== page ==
Thursday, April 23, 2015

Have Students Schedule Blog Posts for Their Future Selves

On Sunday evening I published a post about a service called Future Me. Future Me lets you draft a letter to yourself to be sent at future time of your choosing. I think that using Future Me could be a good way to have students write a letter at the beginning of the school year about where they would like to be at the end of the school year. Then at the end of the school year they can receive the letter and reflect.

The problem with Future Me, as pointed out to me by Ms. Drasby, is that it has a public gallery of letters which you might not want elementary or middle school students to read. An alternative to using Future Me is to have students write blog posts then simply schedule them to appear at months later. Blogger, Kidblog, Edublogs, and every other popular blogging tool offers the option for scheduling blog posts.

If you don't want to or can't add your students to a classroom blog then simply have them write the letters to their future selves in Google Docs or Word. Collect the letters and then you can transfer the text into blog posts that you schedule to appear in the future. (If you want to move text from Word into a blog post make sure you copy the text into the HTML editor of blog platform rather than using the "compose" mode, click here for more information on that topic.).

Another Good Source of AP U.S. and AP Euro Review Videos

Over the last couple of years I've shared a bunch of history lesson videos produced by Keith Hughes. Keith's videos are great! But it's always good to have another source of review videos. Enter, Tom Richey. Tom's videos on topics in U.S. and European history are designed for students preparing for the advanced placement tests on those subjects. Tom's videos have a slightly different, yet equally good presentation for students. I've embedded a couple of his videos below. You can find all of Tom Richey's A.P. U.S. History and A.P. European history videos here.

Three Frequently Overlooked Google Slides Features

For most classroom settings Google Slides is a great tool for students to use to create presentations. It works in any updated web browser (although it works best in Chrome) and it has enough features for most students without having so many that students waste time on frivolous tasks instead of focusing on story development. All that said, there are some handy features of Google Slides that new users overlook and that some veteran Google Slides users forget about from time to time.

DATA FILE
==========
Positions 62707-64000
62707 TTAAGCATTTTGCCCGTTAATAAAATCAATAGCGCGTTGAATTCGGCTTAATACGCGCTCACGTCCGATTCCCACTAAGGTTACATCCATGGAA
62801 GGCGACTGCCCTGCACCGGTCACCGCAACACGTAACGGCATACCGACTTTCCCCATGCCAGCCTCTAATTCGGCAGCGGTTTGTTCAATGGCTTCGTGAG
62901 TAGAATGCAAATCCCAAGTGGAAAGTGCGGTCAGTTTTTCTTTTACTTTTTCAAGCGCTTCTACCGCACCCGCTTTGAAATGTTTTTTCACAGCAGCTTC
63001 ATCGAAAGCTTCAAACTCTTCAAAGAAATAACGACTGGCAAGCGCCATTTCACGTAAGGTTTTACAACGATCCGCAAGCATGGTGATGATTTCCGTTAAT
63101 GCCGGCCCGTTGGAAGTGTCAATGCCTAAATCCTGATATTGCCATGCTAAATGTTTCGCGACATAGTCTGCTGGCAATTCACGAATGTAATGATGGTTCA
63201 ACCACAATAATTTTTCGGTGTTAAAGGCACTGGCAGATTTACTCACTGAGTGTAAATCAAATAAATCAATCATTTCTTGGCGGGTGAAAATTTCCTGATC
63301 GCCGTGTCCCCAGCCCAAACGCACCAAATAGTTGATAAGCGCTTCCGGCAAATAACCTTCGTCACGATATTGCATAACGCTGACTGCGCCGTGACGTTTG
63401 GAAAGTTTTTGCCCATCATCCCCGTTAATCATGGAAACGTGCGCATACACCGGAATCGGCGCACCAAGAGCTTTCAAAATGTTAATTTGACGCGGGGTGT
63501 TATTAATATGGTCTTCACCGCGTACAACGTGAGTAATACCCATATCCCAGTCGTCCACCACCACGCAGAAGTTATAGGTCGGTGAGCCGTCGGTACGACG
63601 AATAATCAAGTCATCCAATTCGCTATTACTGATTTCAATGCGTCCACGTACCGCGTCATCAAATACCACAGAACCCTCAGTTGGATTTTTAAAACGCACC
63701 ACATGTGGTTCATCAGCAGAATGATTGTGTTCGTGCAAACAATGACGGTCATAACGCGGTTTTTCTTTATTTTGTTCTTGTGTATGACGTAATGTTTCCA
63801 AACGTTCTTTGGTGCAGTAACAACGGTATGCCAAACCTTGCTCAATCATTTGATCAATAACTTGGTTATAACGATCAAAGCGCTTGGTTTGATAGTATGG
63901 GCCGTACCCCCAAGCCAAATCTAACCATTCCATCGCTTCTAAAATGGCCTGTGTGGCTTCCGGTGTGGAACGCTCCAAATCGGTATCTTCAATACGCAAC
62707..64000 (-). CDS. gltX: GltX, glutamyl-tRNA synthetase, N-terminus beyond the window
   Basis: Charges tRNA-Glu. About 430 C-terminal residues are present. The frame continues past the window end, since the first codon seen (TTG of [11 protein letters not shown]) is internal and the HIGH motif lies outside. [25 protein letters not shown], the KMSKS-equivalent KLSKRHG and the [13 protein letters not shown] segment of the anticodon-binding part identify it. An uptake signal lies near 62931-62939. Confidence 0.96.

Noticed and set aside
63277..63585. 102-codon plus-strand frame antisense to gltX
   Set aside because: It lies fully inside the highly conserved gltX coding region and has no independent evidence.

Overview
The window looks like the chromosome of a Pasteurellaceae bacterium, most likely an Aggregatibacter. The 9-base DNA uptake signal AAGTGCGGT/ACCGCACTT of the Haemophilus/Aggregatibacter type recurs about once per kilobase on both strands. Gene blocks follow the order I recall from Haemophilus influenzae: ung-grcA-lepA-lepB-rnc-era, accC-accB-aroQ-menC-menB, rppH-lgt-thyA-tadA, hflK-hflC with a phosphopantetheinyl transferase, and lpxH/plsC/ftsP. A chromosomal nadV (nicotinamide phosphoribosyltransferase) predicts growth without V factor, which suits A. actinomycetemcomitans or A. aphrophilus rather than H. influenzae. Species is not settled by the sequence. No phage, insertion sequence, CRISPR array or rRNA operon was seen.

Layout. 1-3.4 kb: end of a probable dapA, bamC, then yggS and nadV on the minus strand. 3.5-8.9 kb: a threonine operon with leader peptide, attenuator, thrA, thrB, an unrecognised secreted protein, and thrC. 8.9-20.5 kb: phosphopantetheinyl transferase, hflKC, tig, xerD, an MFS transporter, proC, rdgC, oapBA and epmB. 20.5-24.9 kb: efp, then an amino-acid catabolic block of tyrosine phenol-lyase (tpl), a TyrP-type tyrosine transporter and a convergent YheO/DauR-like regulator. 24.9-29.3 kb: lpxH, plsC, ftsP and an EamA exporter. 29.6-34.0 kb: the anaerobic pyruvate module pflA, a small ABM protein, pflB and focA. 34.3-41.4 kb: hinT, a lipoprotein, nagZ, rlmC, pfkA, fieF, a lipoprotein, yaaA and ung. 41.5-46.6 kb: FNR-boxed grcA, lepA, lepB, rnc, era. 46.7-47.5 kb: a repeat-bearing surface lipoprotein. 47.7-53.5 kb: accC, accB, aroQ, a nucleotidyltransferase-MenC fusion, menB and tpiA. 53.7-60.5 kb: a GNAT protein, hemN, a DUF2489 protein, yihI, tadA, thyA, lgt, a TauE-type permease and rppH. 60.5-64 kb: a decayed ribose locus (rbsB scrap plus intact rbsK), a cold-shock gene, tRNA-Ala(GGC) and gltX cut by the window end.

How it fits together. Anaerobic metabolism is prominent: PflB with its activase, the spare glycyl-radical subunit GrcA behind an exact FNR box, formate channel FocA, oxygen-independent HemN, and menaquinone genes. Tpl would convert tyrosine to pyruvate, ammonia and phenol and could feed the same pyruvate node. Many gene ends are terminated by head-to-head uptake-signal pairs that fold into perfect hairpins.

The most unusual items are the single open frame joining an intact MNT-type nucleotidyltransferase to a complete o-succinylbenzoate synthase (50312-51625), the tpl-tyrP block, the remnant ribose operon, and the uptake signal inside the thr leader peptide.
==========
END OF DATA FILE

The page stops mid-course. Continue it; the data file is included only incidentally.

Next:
In the video below I demonstrate how to use three features that I think are often overlooked in Google Slides. Those features are custom fonts, language settings, and image layering.

Tips and Tutorials for Quickly Grading Assignments With Flubaroo

Flubaroo is one of my all-time favorite Google Sheets Add-ons (formerly scripts) because it enables me to save time on routine tasks like grading quizzes and move on to fun things like actually working with my students.

Flubaroo has a bunch of features that you can take advantage of once you know how they all work. Some of these features include grading ranges of numerical responses, creating case-sensitive answer keys, accepting multiple correct responses to questions, and automatically sending grades to students. The Flubaroo help center explains how to do all of those things and more.

Before your students take another quiz through Google Forms, take a few minutes to explore the uses of Flubaroo. You just might find yourself spending less time grading and more time doing the things that make teaching fun.

Wednesday, April 22, 2015

A Few Resources for Learning About Birds

About a week ago while walking my dogs I started to notice the sounds of birds returning my neighborhood. This morning a little fluffy bird landed outside my window stayed long enough for me to take a grainy picture of it. If you live in a northern climate like me, you and your students are probably starting to see the birds return too. Here are some resources for teaching and learning about birds.

The Cornell Lab of Ornithology offers more than 7,500 hours of recordings of nearly 9,000 bird callss. The recordings are published on the Macaulay Library site. You can browse for recordings recommended by Macaulay Library or you can search for a bird by name. When you find a recording you can also see a Google Map of where the recording was made. While the recordings cannot be downloaded for free they can be heard for free. Click here for an example.

The Cornell Lab of Ornithology has a YouTube channel that offers some nice mini documentaries about birds. I've embedded a video about Snowy Owls below.

Untamed Science offers a nice video about bird migrations. Physics of Bird Migration provides some short explanations of why birds fly in V formations, how they navigate thousands of miles and return to the same places every year, and how they prepare for a long migration. The short video is embedded below.

The Canadian Museum of Nature hosts a good collection of online games and animations about mammals, birds, and dinosaurs. A few of the games and animations are Canada-specific, but those and all of the others have a broad appeal. The three games that I tried were focused on the adaptations of animals to their environments. In the mammals section I played a game about the adaptations of polar bears and grizzly bears to their environments. In the birds section I played a matching game in which I had to pair the beak of a bird to the adaptation it represented. And in the fossils section I viewed an animation through which I learned how horned dinosaurs eat their food.